Yesterday, I was tired, and tired in particular of reading Thomas stories. So I hit Google and did a search for “healthy cookies,” and this is what turned up. Luckily we had all the ingredients, even the almond meal, which I bought in quantity at some time in the past for the making of rum balls (these rum balls, for anyone who’s interested).

This is the third or fourth time I’ve tried to bake something with Thomas, and it’s a bit of an adventure for sure. It’s become more of an adventure since he grew tall enough to reach the countertops. Last time we made muffins he tried to drink the baking powder while my back was turned, and while I was cleaning up that mess, he went for the vanilla. So I’ve had to come up with a strategy.

1. Find a recipe. Ideally one without eggs, because eating the dough makes it more fun. While doing so, fight off Thomas’s advances on the keyboard, as he whacks at the Caps Lock key to make the little green light go on and off.
2. Sweep the kitchen floor.
3. Measure out ingredients into little bowls.
4. Put little bowls and some bigger mixing bowls and spoons on the floor.
5. Invite Thomas in to dump and stir and scoop.
6. Lick bowls.
7. Sweep the floor again.

Really, Thomas is too young to be able to do any of these jobs well. He gets bored with stirring really quickly, and has to be stopped from spooning the ingredients out onto the floor just for fun, or into his mouth. But I think he’s learning. The first time I tried this I was struck by all the teachable moments in baking. Kids can learn the names of ingredients, and a little basic math if they’re helping you measure them out. Then there’s the motor skills involved with the stirring and scooping. And finally, safety (“Touch oven big ow!” Thomas says. Good boy.) And maybe one day 15 years from now, I’ll wake up in the morning and he’ll have made ME a batch of delicious muffins. That will be great.

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Happy ‘ween!

This being Thomas’s third Halloween, I spent a bit of time (at Dave’s suggestion) practicing trick ‘or treating etiquette with him. Thomas learned to say a reasonable approximation of “trick or treat” and “Happy Halloween!” Now, several days later, when he catches sight of his little pumpkin bucket with his treats, he says “Happy ‘ween!” in the hope of being given one or two. I guess he falls into the “with apostrophe” camp for the holiday.

The holiday began in earnest on October 30th, with the carving of a pumpkin. Dave decided to do something a little different, and carve bats into the pumpkin instead of making a traditional jack o’lantern. While he worked, Thomas busied himself with one of the smaller (decoy) pumpkins, while Nick looked on from the comfort of the stroller.

At this age the costume is the most important thing, and Thomas was a skunk this year. Dave’s co-worker Joanne gave it to us. Her mother made it, and her daughter wore it about ten years ago. We were honoured to have it passed along to us.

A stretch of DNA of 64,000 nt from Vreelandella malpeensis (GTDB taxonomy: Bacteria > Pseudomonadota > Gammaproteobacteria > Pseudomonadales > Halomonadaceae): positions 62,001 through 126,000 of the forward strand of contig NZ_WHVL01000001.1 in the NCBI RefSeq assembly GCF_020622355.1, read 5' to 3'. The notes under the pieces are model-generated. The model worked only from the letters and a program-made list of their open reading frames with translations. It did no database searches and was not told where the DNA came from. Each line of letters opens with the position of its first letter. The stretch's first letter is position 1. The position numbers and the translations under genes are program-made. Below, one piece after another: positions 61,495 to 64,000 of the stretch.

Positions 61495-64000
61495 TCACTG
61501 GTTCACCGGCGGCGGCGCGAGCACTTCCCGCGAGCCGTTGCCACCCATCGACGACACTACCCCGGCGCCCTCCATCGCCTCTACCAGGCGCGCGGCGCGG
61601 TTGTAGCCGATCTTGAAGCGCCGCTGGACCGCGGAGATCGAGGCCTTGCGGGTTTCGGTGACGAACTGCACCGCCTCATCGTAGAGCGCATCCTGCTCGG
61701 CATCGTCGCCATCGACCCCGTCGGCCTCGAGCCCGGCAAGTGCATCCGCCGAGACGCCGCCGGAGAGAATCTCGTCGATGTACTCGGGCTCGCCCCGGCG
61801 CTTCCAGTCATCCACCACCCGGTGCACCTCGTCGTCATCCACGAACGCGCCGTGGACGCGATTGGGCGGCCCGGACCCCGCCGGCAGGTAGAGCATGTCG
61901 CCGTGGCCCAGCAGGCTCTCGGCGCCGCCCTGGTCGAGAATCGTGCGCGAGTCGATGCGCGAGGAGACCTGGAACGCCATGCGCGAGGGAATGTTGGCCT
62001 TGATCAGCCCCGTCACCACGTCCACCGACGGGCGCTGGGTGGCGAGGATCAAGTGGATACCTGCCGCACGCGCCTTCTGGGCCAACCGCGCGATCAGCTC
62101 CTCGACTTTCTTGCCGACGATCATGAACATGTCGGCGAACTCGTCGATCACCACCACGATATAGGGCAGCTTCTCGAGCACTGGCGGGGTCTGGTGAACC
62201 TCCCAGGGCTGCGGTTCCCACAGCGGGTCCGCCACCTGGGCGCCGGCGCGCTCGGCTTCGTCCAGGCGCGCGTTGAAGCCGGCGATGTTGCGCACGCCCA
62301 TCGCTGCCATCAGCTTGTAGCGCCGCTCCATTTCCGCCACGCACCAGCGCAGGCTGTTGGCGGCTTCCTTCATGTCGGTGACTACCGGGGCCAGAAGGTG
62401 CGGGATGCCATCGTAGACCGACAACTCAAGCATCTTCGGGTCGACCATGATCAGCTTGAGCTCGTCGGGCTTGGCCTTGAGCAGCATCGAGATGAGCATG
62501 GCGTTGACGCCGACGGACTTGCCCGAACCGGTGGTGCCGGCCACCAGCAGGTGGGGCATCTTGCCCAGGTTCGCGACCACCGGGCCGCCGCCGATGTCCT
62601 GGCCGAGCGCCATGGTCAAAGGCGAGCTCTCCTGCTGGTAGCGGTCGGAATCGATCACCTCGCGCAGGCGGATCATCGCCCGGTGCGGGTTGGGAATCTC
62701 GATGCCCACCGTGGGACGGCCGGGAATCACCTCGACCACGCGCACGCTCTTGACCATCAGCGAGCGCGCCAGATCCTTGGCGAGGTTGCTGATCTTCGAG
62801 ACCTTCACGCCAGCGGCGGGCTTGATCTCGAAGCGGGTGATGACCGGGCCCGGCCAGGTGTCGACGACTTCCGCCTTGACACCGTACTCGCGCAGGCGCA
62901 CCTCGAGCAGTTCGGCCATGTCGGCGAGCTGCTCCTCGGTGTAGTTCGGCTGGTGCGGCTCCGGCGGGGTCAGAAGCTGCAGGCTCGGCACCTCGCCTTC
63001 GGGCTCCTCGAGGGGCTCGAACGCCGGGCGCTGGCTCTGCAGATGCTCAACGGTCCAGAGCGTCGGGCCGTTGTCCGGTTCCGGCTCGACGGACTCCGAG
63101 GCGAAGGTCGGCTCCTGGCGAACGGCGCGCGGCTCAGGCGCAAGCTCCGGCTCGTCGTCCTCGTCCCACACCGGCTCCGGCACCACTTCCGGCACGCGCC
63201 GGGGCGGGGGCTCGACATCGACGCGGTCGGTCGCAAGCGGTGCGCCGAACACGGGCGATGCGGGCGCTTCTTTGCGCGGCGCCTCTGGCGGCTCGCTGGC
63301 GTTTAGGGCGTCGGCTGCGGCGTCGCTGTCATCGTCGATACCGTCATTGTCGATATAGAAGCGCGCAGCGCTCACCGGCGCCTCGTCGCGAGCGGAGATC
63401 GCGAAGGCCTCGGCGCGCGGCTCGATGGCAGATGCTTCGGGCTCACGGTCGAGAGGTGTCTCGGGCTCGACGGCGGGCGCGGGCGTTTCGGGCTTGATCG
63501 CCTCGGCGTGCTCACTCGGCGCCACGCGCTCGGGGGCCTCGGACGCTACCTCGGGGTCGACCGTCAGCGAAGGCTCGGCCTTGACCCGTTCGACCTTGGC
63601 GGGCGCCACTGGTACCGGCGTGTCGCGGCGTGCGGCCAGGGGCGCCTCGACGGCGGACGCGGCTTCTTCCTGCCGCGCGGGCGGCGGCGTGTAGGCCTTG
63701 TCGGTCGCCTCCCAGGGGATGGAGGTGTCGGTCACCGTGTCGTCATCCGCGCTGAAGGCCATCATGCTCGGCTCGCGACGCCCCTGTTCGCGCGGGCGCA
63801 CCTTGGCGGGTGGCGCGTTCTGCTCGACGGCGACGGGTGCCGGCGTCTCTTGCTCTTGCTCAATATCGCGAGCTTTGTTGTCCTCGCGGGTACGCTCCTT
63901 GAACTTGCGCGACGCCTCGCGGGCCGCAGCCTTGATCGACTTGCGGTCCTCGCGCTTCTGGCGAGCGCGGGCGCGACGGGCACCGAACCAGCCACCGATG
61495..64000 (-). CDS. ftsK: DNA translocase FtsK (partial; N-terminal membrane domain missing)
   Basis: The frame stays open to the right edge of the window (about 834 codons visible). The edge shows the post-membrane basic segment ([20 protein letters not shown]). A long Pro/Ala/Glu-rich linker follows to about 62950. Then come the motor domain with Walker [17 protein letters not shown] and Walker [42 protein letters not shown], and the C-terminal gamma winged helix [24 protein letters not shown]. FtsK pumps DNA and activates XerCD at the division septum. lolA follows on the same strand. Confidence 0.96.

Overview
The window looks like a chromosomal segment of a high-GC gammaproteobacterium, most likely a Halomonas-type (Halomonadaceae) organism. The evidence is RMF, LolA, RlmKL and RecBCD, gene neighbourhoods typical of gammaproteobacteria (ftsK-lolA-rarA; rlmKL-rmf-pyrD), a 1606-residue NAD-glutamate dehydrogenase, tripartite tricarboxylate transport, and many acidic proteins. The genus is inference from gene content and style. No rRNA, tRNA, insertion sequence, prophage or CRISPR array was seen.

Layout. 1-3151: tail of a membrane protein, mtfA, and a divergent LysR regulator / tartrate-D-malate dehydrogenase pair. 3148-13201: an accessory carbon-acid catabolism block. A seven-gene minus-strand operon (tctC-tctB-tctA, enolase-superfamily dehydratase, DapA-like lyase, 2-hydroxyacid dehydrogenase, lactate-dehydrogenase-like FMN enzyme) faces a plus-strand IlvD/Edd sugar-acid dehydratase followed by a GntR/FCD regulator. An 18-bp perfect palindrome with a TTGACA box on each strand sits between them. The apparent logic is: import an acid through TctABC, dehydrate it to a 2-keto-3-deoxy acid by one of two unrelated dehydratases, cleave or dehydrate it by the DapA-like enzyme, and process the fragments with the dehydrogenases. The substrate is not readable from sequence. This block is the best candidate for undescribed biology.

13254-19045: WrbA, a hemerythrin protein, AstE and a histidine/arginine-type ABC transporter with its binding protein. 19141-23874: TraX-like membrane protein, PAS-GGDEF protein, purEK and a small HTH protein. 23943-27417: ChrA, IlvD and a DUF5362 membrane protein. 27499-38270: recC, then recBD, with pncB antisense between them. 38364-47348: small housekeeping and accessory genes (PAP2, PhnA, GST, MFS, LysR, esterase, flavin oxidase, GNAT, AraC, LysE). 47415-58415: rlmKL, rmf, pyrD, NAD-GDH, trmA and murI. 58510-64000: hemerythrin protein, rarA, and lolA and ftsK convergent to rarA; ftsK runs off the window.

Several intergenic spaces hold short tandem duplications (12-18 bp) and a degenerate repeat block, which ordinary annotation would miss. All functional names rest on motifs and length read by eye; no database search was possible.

For Nicholas, we went with a simple kitty cat costume. I painted a nose and whiskers with eye makeup, which worked reasonably well – although it did need to be re-applied a few times on account of drool.

As for the trick or treating…well, as with everything involving children, it did not go exactly as planned. Dave loaded Nick into the backpack and took Thomas by the hand, but they didn’t visit a single house. Nope. “Not today,” Thomas said, as Dave encouraged him up the walkway to the home of our next door neighbour, Adam. “Poppa house,” he said. So off they went to visit Baba and Poppa, where a great fuss was made and bran bars were deposited into Thomas’s plastic pumpkin. Then it was back to “Mommy house” at Thomas’s request.

I can’t say I’m sorry that Thomas didn’t come home with a bag full of candy. This particular holiday raises a host of sticky parenting issues that we will have to deal with soon enough. Such as, how much candy should I allow my child to eat? I always planned to avoid giving my children sweets of any kind until they hit school age, but it hasn’t worked out that way. It’s tough to deny children things you know they will enjoy, and that you enjoy yourself. There’s a powerful urge to share these experiences with them, including things that are unhealthy.

Then there’s the question of what kinds of costumes should be off limits. Thomas’s preschool prohibited weapons. I’m not sure if it’s because they were worried the kids could actually hurt each other with plastic guns or light sabres, or if it was about sending a message about violence more generally. Maybe you’ve seen this article about a ban on scary costumes at a couple of schools in Calgary. And what do you do if your son wants to dress up like a princess? (My first thought was, “let him,” but upon reading the article I’m now not so sure.) I’m pretty happy to put all such Halloween frights off for another year.